In part it's because Dickens, two hundred years after his birth, still seems inexhaustible. There's so much matter in each of his books that it seems there's always a new angle of attack or area of focus. He also has the benefit of being stodgy enough that even contemporary critical writings about him feel largely like the product of an earlier century: even as they may take new findings and new approaches into account, they nonetheless keep an eye on the general reader, and work in a prose register that is accessible to him or her.
In addition, those are the books that bring me into better contact with the wild world of non-novelistic Dickens writings. Any serious Dickens fan does some dipping, here and there, into Sketches by Boz, or American Notes for General Circulation, but those books don't bulk so large in our memories as the novels. And who reads beyond that, to the Household Words pieces, or the countless volumes of letters? But there are rewards in almost any page of Dickens's writing, and one of the great pleasures of a good work of Dickens criticism is the new acquaintance it offers us with those writings.
All of which is by way of a long preamble to saying how much I'm enjoying Malcolm Andrews's new book Dickensian Laughter: Essays on Dickens and Humour. As Dickens's own people say, it does what it says on the tin, offering a number of different angles on how Dickens used humor, how his audience received it, how he fit with and broke from earlier traditions, and--best of the bunch--what we know about Dickens's own laughter.
The book is so rich with quotation that it feels at least as much like a conversation as an argument, throughout the book, Andrews treats us to gleanings from the minor Dickens, along with opinions and insights from his contemporaries and friends. I'll treat you to my favorite bit thus far, from a letter Dickens sent to Georgina Hogarth from a reading tour in Ireland on August 25, 1858. Dickens cast this portion of the letter in the form of a dialogue between himself and a young boy he met on the street:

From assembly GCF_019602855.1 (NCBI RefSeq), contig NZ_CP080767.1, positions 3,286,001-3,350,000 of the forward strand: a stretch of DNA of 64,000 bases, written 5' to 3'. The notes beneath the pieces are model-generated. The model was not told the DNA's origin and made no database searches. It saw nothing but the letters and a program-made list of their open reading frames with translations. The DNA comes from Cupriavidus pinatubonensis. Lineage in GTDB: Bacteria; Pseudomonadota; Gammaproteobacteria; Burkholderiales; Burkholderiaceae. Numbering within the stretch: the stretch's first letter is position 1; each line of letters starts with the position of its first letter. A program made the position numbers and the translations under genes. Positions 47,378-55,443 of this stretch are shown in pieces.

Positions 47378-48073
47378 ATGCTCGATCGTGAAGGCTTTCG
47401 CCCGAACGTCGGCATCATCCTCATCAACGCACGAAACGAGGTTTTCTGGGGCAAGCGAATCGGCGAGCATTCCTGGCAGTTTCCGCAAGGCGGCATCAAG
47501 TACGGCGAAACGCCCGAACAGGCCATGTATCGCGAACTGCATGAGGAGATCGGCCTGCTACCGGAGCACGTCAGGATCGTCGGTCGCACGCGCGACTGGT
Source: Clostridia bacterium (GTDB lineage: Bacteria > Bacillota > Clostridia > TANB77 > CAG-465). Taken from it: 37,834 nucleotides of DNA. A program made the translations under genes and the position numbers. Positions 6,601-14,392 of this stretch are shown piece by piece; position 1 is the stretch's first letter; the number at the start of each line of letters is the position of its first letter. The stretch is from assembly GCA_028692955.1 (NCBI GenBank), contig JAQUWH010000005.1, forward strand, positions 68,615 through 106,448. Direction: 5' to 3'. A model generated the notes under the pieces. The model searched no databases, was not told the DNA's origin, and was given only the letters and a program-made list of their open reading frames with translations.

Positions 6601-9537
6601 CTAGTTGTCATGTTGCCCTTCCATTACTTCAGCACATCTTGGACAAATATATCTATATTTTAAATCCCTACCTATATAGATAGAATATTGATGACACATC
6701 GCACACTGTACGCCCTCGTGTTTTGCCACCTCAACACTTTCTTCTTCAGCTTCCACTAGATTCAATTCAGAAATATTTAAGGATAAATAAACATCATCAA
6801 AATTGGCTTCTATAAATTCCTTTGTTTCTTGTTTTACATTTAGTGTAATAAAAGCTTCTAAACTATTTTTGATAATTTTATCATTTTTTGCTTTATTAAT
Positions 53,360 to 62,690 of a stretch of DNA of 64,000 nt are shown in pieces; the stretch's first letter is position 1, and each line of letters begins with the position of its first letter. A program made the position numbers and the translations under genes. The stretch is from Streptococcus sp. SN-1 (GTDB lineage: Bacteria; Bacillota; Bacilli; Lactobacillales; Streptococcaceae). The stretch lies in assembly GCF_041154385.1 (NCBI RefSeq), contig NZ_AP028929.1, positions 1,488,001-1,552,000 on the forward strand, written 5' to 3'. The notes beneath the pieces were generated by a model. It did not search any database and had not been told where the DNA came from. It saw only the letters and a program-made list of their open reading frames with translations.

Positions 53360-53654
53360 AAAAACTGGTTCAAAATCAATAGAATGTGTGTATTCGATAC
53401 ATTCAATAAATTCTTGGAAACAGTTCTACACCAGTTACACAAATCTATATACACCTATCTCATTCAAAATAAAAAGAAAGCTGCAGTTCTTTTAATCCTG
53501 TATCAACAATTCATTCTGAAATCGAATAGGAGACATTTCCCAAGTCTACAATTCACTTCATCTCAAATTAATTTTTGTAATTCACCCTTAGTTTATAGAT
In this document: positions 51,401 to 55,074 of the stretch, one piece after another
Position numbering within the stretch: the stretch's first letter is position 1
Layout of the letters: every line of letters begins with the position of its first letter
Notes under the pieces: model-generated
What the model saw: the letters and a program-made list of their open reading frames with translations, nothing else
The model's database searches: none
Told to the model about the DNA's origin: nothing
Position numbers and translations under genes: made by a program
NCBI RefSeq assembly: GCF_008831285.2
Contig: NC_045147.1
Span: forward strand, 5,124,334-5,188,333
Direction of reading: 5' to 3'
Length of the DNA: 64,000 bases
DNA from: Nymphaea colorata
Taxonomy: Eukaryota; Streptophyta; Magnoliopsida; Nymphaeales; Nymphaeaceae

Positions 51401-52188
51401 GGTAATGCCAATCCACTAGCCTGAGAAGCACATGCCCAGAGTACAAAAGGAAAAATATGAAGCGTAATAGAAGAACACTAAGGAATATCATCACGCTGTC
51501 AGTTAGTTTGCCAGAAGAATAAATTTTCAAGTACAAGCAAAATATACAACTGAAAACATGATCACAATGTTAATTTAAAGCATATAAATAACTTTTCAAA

INIMITABLE. Holloa, old chap.Dialect often feels like the weakest of jokes, but here it's animated so wonderfully by Dickens's sly stage directions, and by the fun that he and the young man both are clearly having. Oh, to have gone to your mailbox and found there a letter from Dickens!
YOUNG IRELAND. Hal-loo!
INIMITABLE (In his delightful way). What a nice old fellow you are. I am very fond of little boys.
YOUNG IRELAND. Air yer? Ye'r right.
INIMITABLE. What do you learn, old fellow?
YOUNG IRELAND (very intent on Inimitable, and always childish, except in his brogue). I lairn wureds of three sillibils, and wureds of two sillibils, and wureds of one sillibil.
INIMITABLE (gaily). Get out, you humbug! You learn only words of one syllable.
YOUNG IRELAND (laughs heartily). You may say that it is mostly words of one sillibil.
INIMITABLE. Can you write?
YOUNG IRELAND. Not yet. Things come by degrees.
INIMITABLE. Can you cipher?
YOUNG IRELAND (very quickly). Wha'at's that?
INIMITABLE. Can you make figures?
YOUNG IRELAND. I can make a nought, which is not asy, being round.
INIMITABLE. I say, old boy, wasn't it you I saw on Sunday morning in the hall, in a soldier's cap? You know--in a soldier's cap?
YOUNG IRELAND (cogitating deeply) Was it a very good cap?
YOUNG IRELAND. Did it fit uncommon?
YOUNG IRELAND. Dat was me!